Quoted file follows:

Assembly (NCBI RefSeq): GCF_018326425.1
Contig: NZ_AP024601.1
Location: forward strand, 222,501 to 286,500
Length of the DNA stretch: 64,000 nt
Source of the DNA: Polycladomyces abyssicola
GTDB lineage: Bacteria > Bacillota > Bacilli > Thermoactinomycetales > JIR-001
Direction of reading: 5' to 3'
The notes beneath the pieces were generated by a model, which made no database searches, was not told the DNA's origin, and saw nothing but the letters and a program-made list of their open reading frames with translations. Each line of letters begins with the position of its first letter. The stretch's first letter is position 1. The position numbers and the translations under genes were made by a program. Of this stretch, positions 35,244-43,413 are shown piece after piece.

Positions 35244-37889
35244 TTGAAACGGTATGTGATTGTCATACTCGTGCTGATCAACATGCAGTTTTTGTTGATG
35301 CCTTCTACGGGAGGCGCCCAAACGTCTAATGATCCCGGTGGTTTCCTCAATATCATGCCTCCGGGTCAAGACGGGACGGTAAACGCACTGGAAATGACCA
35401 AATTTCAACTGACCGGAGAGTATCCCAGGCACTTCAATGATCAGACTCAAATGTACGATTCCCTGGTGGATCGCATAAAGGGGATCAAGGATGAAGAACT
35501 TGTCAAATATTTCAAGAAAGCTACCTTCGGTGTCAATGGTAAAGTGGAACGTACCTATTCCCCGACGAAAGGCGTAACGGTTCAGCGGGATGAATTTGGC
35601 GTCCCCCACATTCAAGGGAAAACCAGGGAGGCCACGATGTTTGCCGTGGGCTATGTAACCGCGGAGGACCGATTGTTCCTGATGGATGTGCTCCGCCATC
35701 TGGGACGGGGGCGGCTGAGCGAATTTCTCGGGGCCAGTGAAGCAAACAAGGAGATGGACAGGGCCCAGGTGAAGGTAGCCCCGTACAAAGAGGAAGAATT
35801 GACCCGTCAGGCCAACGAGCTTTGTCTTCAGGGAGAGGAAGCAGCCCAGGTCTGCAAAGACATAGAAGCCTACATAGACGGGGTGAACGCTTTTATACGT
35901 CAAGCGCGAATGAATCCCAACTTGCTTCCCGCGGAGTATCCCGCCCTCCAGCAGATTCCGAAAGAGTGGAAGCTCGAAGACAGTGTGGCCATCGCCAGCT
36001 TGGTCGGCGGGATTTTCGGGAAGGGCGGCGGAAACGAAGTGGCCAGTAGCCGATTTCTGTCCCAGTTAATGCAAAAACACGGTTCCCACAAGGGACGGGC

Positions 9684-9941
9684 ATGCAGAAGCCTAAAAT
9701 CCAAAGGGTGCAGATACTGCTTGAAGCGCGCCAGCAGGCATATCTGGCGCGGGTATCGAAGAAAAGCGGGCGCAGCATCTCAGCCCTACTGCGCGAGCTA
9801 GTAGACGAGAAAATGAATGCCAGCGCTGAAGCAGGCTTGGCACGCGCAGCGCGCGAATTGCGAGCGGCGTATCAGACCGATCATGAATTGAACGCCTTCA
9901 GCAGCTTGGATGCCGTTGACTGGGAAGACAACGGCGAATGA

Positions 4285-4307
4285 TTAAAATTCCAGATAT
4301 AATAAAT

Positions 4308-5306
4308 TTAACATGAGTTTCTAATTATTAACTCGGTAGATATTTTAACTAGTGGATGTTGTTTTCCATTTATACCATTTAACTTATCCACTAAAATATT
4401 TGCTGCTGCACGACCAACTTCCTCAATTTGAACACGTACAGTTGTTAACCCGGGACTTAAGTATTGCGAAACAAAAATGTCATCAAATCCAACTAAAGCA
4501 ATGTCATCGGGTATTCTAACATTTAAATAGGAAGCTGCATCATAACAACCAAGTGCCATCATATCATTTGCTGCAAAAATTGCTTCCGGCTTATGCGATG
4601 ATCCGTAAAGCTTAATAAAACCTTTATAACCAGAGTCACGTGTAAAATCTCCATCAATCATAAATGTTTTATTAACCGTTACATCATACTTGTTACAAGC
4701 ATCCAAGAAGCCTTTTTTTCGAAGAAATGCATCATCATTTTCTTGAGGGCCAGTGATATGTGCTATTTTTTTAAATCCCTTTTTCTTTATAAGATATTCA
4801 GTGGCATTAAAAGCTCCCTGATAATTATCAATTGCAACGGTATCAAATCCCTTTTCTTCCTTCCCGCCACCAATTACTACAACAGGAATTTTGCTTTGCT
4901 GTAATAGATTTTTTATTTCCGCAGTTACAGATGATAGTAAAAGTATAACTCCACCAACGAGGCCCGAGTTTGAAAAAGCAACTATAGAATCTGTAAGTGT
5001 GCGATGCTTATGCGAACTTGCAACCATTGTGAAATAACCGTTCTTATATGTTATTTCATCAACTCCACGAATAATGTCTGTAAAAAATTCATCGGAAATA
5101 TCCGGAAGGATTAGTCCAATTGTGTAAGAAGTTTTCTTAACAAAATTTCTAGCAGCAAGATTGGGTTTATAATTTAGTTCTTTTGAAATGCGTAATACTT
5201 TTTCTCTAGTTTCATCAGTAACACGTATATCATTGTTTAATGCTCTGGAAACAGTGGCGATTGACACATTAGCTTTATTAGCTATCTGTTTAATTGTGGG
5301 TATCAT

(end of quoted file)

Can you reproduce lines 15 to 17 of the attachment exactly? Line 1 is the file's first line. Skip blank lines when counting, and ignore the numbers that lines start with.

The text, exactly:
35701 TGGGACGGGGGCGGCTGAGCGAATTTCTCGGGGCCAGTGAAGCAAACAAGGAGATGGACAGGGCCCAGGTGAAGGTAGCCCCGTACAAAGAGGAAGAATT
35801 GACCCGTCAGGCCAACGAGCTTTGTCTTCAGGGAGAGGAAGCAGCCCAGGTCTGCAAAGACATAGAAGCCTACATAGACGGGGTGAACGCTTTTATACGT
35901 CAAGCGCGAATGAATCCCAACTTGCTTCCCGCGGAGTATCCCGCCCTCCAGCAGATTCCGAAAGAGTGGAAGCTCGAAGACAGTGTGGCCATCGCCAGCT